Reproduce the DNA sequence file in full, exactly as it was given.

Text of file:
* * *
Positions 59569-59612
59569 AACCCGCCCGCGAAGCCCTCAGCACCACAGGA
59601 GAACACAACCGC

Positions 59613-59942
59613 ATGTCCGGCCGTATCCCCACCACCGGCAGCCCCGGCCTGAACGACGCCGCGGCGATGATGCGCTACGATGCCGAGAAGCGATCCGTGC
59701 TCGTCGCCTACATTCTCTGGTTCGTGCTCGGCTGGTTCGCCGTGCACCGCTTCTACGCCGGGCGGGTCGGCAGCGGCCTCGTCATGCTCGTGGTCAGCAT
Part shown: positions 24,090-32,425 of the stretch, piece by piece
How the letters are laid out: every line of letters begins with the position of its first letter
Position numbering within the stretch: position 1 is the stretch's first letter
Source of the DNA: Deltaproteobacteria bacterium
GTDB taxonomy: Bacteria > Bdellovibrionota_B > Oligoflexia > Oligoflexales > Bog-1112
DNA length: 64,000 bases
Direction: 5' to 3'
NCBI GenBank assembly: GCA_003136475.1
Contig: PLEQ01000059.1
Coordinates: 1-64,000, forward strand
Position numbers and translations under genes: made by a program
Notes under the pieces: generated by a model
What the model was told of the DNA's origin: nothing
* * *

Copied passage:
Positions 59569-59612
59569 AACCCGCCCGCGAAGCCCTCAGCACCACAGGA
59601 GAACACAACCGC

Positions 59613-59942
59613 ATGTCCGGCCGTATCCCCACCACCGGCAGCCCCGGCCTGAACGACGCCGCGGCGATGATGCGCTACGATGCCGAGAAGCGATCCGTGC
59701 TCGTCGCCTACATTCTCTGGTTCGTGCTCGGCTGGTTCGCCGTGCACCGCTTCTACGCCGGGCGGGTCGGCAGCGGCCTCGTCATGCTCGTGGTCAGCAT
Part shown: positions 24,090-32,425 of the stretch, piece by piece
How the letters are laid out: every line of letters begins with the position of its first letter
Position numbering within the stretch: position 1 is the stretch's first letter
Source of the DNA: Deltaproteobacteria bacterium
GTDB taxonomy: Bacteria > Bdellovibrionota_B > Oligoflexia > Oligoflexales > Bog-1112
DNA length: 64,000 bases
Direction: 5' to 3'
NCBI GenBank assembly: GCA_003136475.1
Contig: PLEQ01000059.1
Coordinates: 1-64,000, forward strand
Position numbers and translations under genes: made by a program
Notes under the pieces: generated by a model
What the model was told of the DNA's origin: nothing